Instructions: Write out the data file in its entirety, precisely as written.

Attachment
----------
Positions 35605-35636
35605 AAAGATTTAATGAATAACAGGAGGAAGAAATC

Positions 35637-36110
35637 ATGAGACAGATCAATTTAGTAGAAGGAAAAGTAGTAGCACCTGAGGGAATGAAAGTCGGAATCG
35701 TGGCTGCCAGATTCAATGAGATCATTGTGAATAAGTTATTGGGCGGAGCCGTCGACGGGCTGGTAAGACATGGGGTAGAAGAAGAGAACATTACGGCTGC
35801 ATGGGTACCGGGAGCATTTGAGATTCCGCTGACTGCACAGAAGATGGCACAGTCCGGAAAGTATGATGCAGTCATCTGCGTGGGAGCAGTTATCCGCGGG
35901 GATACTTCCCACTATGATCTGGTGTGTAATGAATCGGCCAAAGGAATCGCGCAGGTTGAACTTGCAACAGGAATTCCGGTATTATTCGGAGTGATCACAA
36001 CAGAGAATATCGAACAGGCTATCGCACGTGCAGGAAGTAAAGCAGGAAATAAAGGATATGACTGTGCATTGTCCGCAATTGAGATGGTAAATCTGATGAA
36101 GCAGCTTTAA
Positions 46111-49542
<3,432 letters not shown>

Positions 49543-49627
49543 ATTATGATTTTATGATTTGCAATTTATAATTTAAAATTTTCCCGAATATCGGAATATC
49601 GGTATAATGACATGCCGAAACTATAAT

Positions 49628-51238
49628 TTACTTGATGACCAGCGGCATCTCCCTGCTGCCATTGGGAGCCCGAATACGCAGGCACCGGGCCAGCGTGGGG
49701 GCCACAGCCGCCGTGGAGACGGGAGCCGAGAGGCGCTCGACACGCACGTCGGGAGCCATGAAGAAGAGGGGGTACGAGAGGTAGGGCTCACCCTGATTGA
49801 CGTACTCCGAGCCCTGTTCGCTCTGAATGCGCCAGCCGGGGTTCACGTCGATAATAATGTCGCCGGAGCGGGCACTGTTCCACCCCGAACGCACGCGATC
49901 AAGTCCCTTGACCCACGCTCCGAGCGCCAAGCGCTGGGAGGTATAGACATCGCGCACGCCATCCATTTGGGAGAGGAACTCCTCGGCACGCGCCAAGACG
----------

Positions 35605-35636
35605 AAAGATTTAATGAATAACAGGAGGAAGAAATC

Positions 35637-36110
35637 ATGAGACAGATCAATTTAGTAGAAGGAAAAGTAGTAGCACCTGAGGGAATGAAAGTCGGAATCG
35701 TGGCTGCCAGATTCAATGAGATCATTGTGAATAAGTTATTGGGCGGAGCCGTCGACGGGCTGGTAAGACATGGGGTAGAAGAAGAGAACATTACGGCTGC
35801 ATGGGTACCGGGAGCATTTGAGATTCCGCTGACTGCACAGAAGATGGCACAGTCCGGAAAGTATGATGCAGTCATCTGCGTGGGAGCAGTTATCCGCGGG
35901 GATACTTCCCACTATGATCTGGTGTGTAATGAATCGGCCAAAGGAATCGCGCAGGTTGAACTTGCAACAGGAATTCCGGTATTATTCGGAGTGATCACAA
36001 CAGAGAATATCGAACAGGCTATCGCACGTGCAGGAAGTAAAGCAGGAAATAAAGGATATGACTGTGCATTGTCCGCAATTGAGATGGTAAATCTGATGAA
36101 GCAGCTTTAA
Positions 46111-49542
<3,432 letters not shown>

Positions 49543-49627
49543 ATTATGATTTTATGATTTGCAATTTATAATTTAAAATTTTCCCGAATATCGGAATATC
49601 GGTATAATGACATGCCGAAACTATAAT

Positions 49628-51238
49628 TTACTTGATGACCAGCGGCATCTCCCTGCTGCCATTGGGAGCCCGAATACGCAGGCACCGGGCCAGCGTGGGG
49701 GCCACAGCCGCCGTGGAGACGGGAGCCGAGAGGCGCTCGACACGCACGTCGGGAGCCATGAAGAAGAGGGGGTACGAGAGGTAGGGCTCACCCTGATTGA
49801 CGTACTCCGAGCCCTGTTCGCTCTGAATGCGCCAGCCGGGGTTCACGTCGATAATAATGTCGCCGGAGCGGGCACTGTTCCACCCCGAACGCACGCGATC
49901 AAGTCCCTTGACCCACGCTCCGAGCGCCAAGCGCTGGGAGGTATAGACATCGCGCACGCCATCCATTTGGGAGAGGAACTCCTCGGCACGCGCCAAGACG